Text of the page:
So, does the mere existence of a new universal human right on environmental health and sustainability mean that all countries that voted for it in the UN, actually respect, ensure, and defend it? Likely, no. In a way, this latest resolution of the UNGA might rather be more cause for concern than relief. Too often in recent years and decades has the UN system been misused by its own members as a talk shop deluxe, a place of hollow announcements and declarations – usually after lengthy and tough negotiations – with little action or measurable progress on the promises made. For example, seven years after the adoption of the much-revered Paris Agreement, greenhouse gas emissions are still on the rise and the 2022 UN conference for the protection of the oceans ended without a decision. Governments and corporations spend huge amounts of money for PR campaigns and lobbying – only to cover up their inaction.
Global crises need a new type of action
The science is clear that the world is fast running out of time to act on climate change. There is literally no time left for more of the same endless conference cycles, hollow statements, and watered-down compromise declarations, and symbolic “rights” that are not enforced with hard sanctions. This is the time for civil society to stand up where governments fail to act responsibly, and businesses keep profiting from extraction and pollution. We need a worldwide movement, a global alliance of “citizens of Earth” leading to a new social contract on planetary boundaries, limits to growth, and respect for nature and other species, to transform the age of extraction into a new age of renewable, sustainable stewardship. It is unclear whether the UN is still an effective venue for the much necessary action in the face of environmental crises since, despite the move to engage nine “Major Groups” in processes related to sustainable development, it remains a closed club of nation-state governments, a majority of whom are not elected by their people. Rather, in the age of #MeToo, #BlackLivesMatter, or #FreePalestine, global social movements show that real change is possible.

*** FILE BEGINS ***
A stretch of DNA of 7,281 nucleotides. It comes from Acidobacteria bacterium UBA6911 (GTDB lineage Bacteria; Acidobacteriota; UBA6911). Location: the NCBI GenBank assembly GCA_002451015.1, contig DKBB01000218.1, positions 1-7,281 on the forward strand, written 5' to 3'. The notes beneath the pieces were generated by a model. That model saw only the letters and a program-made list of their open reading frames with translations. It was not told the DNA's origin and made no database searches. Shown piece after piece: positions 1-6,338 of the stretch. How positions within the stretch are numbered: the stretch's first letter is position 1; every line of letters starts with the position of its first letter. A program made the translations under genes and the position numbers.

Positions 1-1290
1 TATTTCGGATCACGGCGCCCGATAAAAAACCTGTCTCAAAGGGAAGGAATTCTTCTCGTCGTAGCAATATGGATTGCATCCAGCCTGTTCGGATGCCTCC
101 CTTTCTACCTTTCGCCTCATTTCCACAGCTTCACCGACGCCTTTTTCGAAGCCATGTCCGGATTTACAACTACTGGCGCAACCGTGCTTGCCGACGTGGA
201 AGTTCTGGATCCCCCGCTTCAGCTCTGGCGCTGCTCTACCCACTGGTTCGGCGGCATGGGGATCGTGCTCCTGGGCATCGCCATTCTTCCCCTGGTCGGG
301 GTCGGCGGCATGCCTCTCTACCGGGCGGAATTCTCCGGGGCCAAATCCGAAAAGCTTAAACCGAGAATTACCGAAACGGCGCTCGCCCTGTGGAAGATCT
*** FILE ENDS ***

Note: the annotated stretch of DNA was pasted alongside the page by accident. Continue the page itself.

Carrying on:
The Ravages Of Earth: Natural And Man-Made
Italy has suffered a terrible drought, and its longest river, the Po, ran dry. It is about 400 miles in length and flows east from the Cottian Alps. Not in anyone’s living memory has it been that parched in the region.
It never rains but it pours they say, and it describes Italy’s weather perfectly for when the drought finally broke, the storms were so fierce as to result in massive flooding.